What's dysfunctional wasn't Janet Jackson getting her bra ripped off during the Super Bowl halftime show in front of millions of children. What's dysfunctional wasn't Paris Hilton and Nicole Richie swearing at an awards show on Fox in a clearly pre-scripted bit of profanity. What wasn't dysfunctional was "NYPD Blue" showing a young boy walking in on a nude woman in his bathroom. What was dysfunctional was letters of protest sent from Idaho, Texas and Ohio.
This is their standard of corporate responsibility: We have none, and we resent that someone would send a letter to Washington insisting that we do.
Team Obama deserves some credit. Even though their FCC under Julius Genachowski is a paper tiger with the TV "tastemakers," Solicitor General Donald Verrilli did defend the current FCC policies in court. He effectively pointed out that broadcasters want to have it both ways.
"The spectrum licenses they have are worth billions and billions of dollars. Spectrum is staggeringly, staggeringly scarce, and they're sitting on an enormously valuable resource which they got for free," he noted. "Then they have a statutory benefit of 'must carry' which gets them on cable systems automatically, and a further statutory benefit of preferred channel placement." And yet, despite all this favoritism from Congress, these billionaire sultans of sensationalism are complaining about the government. Yes, somehow, they're unfairly picked on by red-state grandmas on a fixed income who write letters.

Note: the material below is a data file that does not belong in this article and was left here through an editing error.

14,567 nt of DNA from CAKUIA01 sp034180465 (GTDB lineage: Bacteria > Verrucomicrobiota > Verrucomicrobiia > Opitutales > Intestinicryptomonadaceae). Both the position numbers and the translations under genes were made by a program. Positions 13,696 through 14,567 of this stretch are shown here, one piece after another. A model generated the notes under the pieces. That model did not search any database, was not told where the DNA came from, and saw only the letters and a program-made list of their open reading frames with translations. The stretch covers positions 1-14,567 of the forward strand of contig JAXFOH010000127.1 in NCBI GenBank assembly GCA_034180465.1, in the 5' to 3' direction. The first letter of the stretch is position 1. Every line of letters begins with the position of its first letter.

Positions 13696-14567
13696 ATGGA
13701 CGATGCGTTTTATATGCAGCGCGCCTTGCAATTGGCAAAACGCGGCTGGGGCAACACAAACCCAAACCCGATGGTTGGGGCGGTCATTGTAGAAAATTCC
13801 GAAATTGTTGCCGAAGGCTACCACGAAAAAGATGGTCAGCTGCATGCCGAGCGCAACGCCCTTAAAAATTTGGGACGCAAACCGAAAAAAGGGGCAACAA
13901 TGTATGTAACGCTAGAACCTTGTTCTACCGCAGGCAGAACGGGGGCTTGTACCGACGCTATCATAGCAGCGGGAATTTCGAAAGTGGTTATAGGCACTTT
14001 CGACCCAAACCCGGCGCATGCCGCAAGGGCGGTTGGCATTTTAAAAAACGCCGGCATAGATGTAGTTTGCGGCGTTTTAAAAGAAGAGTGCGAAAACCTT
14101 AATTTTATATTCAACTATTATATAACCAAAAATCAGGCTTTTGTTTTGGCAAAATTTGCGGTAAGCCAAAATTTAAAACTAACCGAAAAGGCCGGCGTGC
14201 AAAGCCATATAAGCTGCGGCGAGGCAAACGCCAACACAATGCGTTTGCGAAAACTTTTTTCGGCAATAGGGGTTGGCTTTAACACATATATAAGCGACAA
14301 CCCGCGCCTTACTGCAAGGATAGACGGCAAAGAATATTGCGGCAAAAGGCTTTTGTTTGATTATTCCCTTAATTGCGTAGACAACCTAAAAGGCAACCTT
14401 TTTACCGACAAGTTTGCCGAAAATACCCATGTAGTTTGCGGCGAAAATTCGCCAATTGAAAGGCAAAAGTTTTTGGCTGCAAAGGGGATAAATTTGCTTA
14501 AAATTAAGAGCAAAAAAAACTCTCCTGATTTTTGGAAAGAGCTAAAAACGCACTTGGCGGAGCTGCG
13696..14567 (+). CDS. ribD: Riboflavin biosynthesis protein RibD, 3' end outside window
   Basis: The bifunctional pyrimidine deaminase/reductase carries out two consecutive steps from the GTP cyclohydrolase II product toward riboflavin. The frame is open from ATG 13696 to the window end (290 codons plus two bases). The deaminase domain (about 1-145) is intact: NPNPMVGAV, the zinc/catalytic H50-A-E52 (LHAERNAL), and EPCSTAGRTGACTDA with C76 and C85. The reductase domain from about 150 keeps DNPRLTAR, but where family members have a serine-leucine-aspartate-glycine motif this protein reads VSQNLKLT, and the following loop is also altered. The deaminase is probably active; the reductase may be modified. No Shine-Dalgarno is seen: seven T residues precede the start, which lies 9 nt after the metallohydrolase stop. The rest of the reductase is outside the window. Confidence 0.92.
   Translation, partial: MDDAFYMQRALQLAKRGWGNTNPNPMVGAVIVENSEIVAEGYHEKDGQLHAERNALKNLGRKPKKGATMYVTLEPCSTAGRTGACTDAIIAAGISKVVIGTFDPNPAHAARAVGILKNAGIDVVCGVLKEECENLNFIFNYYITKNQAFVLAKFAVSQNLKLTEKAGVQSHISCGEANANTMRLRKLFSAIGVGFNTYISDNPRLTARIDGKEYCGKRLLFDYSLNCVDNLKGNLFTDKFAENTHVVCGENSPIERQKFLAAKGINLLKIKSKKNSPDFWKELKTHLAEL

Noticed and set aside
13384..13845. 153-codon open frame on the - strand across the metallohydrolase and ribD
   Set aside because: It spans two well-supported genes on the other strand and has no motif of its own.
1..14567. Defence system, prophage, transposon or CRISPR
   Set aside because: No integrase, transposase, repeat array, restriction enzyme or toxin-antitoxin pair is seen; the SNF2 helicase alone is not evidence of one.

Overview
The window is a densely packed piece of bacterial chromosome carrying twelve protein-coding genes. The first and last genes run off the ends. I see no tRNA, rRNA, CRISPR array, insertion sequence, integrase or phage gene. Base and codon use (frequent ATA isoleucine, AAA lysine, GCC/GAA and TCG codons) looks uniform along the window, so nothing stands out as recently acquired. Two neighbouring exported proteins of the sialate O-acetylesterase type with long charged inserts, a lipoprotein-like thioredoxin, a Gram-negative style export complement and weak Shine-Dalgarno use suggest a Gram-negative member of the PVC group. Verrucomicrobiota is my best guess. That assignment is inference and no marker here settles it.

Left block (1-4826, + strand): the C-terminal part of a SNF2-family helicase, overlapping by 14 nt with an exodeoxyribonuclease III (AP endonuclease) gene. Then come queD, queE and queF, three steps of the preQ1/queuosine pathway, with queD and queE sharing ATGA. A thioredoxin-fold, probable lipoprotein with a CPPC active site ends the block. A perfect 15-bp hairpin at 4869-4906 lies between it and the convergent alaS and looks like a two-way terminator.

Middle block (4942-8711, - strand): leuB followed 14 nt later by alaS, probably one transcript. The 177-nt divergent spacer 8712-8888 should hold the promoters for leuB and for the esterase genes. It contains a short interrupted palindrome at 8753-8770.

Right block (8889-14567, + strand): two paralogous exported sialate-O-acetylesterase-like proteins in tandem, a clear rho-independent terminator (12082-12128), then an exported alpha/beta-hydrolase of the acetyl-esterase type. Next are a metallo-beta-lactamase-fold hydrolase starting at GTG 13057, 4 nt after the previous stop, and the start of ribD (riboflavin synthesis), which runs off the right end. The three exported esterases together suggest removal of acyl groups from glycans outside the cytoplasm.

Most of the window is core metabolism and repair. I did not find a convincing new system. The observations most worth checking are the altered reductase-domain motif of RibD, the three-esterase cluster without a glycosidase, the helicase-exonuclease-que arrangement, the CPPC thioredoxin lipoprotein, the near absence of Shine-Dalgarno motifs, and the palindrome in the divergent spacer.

Perhaps the worst thing to recognize in these oral arguments is just how lawyers like Phillips can argue fiercely against reality. Justice Samuel Alito asked: "If Hollywood were free to broadcast without FCC meddling, might we see streams of expletives and parades of nudity?"
Phillips replied: "Not under the guidelines that Fox has used consistently from 10 p.m. until 6 a.m." Ahem. Not only does Fox display no identifiable "guidelines" on taste at any hour, it doesn't broadcast any shows after 10 p.m. Fox stations air late news at 10 p.m.
The Supreme Court should stay the course with the FCC. No one should expect Hollywood to improve. But at least there's still a threadbare expectation that Hollywood should try and behave when children may be watching.